Latin American Herald Tribune
Venezuela Overview
Venezuelan Embassies & Consulates Around The World
Sites/Blogs about Venezuela
Venezuelan Newspapers
Facts about Venezuela
Venezuela Tourism
Embassies in Caracas

Colombia Overview
Colombian Embassies & Consulates Around the World
Government Links
Embassies in Bogota
Sites/Blogs about Colombia
Educational Institutions


Crude Oil
US Gasoline Prices
Natural Gas

UK Pound
Australia Dollar
Canada Dollar
Brazil Real
Mexico Peso
India Rupee

Antigua & Barbuda
Cayman Islands

Saint Kitts and Nevis
Saint Lucia
Saint Vincent and the Grenadines

Costa Rica
El Salvador



What's New at LAHT?
Follow Us On Facebook
Follow Us On Twitter
Most Viewed on the Web
Popular on Twitter
Receive Our Daily Headlines

  HOME | Cuba

Spain Seeks More Economic Engagement with Cuba

HAVANA – Spain is proposing “opening a new phase of greater intensity” in economic and trade relations with Cuba, in the current situation of a developing rapprochement between the communist island and the United States, and the opportunities that will bring, according to Spanish Secretary of State for Trade Jaime Garcia-Legaz.

The turn by Washington toward the Caribbean nation and decisions such as removing Cuba from the list of countries that sponsor terrorism, with the economic consequences that move implies, “places Spain in a situation in which we feel, and the companies have let us know this, that we must begin a phase of much greater intensity,” said Garcia-Legaz in an interview with Efe in Havana at the end of a two-day working visit.

Heading the most important Spanish business mission to travel to the island in recent times, Garcia-Legaz emphasized that the visit serves as “a point of acceleration in (bilateral) economic and trade relations.”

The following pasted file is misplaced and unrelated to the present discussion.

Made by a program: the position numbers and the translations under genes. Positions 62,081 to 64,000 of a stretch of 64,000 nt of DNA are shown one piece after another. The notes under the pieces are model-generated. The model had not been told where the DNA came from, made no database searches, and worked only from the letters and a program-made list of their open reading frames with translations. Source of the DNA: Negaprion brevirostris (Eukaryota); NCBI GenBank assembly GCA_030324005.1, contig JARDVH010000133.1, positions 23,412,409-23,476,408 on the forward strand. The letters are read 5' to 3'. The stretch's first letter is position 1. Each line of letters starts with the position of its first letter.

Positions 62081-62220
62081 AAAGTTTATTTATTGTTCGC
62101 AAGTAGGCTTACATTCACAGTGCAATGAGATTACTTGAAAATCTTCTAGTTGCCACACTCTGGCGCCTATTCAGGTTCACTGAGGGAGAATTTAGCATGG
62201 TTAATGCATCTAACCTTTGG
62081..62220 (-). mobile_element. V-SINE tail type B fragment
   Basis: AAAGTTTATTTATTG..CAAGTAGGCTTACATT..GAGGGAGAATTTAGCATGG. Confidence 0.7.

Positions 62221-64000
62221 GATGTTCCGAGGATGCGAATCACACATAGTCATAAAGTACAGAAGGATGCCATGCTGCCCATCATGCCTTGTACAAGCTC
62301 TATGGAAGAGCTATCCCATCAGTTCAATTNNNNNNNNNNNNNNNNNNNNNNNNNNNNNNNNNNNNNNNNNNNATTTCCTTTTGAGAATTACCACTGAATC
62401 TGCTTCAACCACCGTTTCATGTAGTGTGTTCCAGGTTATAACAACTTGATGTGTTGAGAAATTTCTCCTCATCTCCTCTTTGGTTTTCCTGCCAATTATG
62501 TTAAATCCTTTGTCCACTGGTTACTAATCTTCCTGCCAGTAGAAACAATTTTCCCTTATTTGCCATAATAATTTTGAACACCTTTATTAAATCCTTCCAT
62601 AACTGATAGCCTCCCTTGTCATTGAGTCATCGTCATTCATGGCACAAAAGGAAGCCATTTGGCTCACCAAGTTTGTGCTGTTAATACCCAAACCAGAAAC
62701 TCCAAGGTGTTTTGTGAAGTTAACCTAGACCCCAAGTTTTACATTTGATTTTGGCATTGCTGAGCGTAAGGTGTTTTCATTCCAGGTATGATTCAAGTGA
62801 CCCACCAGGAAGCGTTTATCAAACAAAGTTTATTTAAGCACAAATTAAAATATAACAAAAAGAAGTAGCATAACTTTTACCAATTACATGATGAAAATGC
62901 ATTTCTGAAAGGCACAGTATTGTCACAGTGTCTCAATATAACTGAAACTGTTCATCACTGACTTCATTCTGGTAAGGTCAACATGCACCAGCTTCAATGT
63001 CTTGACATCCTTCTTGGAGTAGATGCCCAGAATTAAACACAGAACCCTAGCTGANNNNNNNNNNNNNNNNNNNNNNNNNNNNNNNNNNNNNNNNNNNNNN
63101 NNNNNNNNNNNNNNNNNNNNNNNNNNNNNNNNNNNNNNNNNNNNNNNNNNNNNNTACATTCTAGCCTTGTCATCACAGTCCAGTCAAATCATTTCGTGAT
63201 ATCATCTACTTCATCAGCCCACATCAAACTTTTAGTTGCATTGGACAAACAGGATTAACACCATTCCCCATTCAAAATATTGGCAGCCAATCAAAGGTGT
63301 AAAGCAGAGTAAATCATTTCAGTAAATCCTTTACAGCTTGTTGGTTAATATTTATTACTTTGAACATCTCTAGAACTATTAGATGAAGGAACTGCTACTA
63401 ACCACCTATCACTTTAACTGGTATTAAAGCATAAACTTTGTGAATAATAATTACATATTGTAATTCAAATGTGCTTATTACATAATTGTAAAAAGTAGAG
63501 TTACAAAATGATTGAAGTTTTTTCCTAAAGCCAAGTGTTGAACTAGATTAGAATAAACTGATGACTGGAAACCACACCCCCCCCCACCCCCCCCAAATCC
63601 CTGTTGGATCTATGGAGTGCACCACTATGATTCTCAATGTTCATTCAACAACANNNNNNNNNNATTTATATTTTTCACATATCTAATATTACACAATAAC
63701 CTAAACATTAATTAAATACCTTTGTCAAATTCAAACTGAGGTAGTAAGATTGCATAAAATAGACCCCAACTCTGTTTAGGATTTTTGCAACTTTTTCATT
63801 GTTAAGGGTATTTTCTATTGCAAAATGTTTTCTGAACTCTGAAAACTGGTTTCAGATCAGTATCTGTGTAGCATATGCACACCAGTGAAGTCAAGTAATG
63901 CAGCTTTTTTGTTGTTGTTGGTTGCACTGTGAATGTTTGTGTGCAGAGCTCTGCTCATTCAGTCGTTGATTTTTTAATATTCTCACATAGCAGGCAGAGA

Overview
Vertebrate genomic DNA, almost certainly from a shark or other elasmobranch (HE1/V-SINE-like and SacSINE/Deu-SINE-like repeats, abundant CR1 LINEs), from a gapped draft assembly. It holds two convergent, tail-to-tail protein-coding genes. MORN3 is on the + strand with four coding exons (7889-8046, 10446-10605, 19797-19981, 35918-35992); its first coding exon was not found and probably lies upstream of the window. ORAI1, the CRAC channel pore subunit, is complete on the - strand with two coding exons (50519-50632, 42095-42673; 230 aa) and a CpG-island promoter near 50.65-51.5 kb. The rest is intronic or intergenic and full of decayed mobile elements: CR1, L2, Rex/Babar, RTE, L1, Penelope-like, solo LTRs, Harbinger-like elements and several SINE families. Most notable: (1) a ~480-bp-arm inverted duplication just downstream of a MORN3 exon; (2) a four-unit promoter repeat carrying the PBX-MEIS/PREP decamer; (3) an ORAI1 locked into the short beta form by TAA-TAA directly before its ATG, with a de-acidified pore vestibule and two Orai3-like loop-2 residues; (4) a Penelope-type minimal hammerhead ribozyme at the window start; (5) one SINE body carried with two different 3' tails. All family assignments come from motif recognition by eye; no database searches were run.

Spain is the island’s third-largest trade partner and more than 200 Spanish firms operate there with annual bilateral trade amounting to some 1 billion euros ($1.07 billion).

“That’s fine, but we’re still in mid-change,” the secretary said. “Now the circumstances are coming together that we haven’t seen until now for the Spanish government also to make an additional effort to support the presence of Spanish companies” on the island.

Amid these circumstances, Cuba is also undertaking economic reforms, such as a new Foreign Investment Law, a measure that Garcia-Legaz said has created a “more open” legal framework and a new “range of opportunities.”

“It doesn’t mean that suddenly things have gone from nothing to everything, but it’s true that that law already allows things like companies with 100 percent Spanish capital” and attractive investments in sectors like property development, especially associated with tourism.

Hotel development is one of the areas where Spain sees a new area of investment in Cuba capable of attracting large construction companies.

“Someone’s going to have to build these new hotels: who better than a Spanish company with proven ability to make these investments,” he said.

Regarding his contacts this week with senior officials on the island, Garcia-Legaz emphasized “the willingness of the Cuban government to deal with Spanish companies.”

“Many of them have been here for many years. In the hotel sector, we’re the No. 1 player in Cuba in numbers of rooms and with a very high quality of service. It’s logical that they look for companies that have proven they can do it well,” he said.

Spain is a leading business presence in the Cuban tourist sector, with chains like Melia and Iberostar operating on the island and with some 60 hotel administration contracts.

In general terms, the secretary said he believed that the potential growth of the Cuban economy in the coming years opens “an enormous number of opportunities for those who are here and for those who are going to come here.”

The Spanish firms established for years on the island have the advantage “of having been here when others were not.”

“That puts them in a privileged situation and that is what they have to take advantage of” before the expected “avalanche” of foreign companies.

But thinking that the arrival of new foreign firms on the island is a threat to the Spanish ones that are already in Cuba is “a mistake,” said the secretary.

“The arrival of new companies means that the market is going to grow, that there will be more customers, that there’s going to be more buying power and that there are going to be, therefore, greater economic possibilities for companies,” said Garcia-Legaz.


Enter your email address to subscribe to free headlines (and great cartoons so every email has a happy ending!) from the Latin American Herald Tribune:


Copyright Latin American Herald Tribune - 2005-2020 © All rights reserved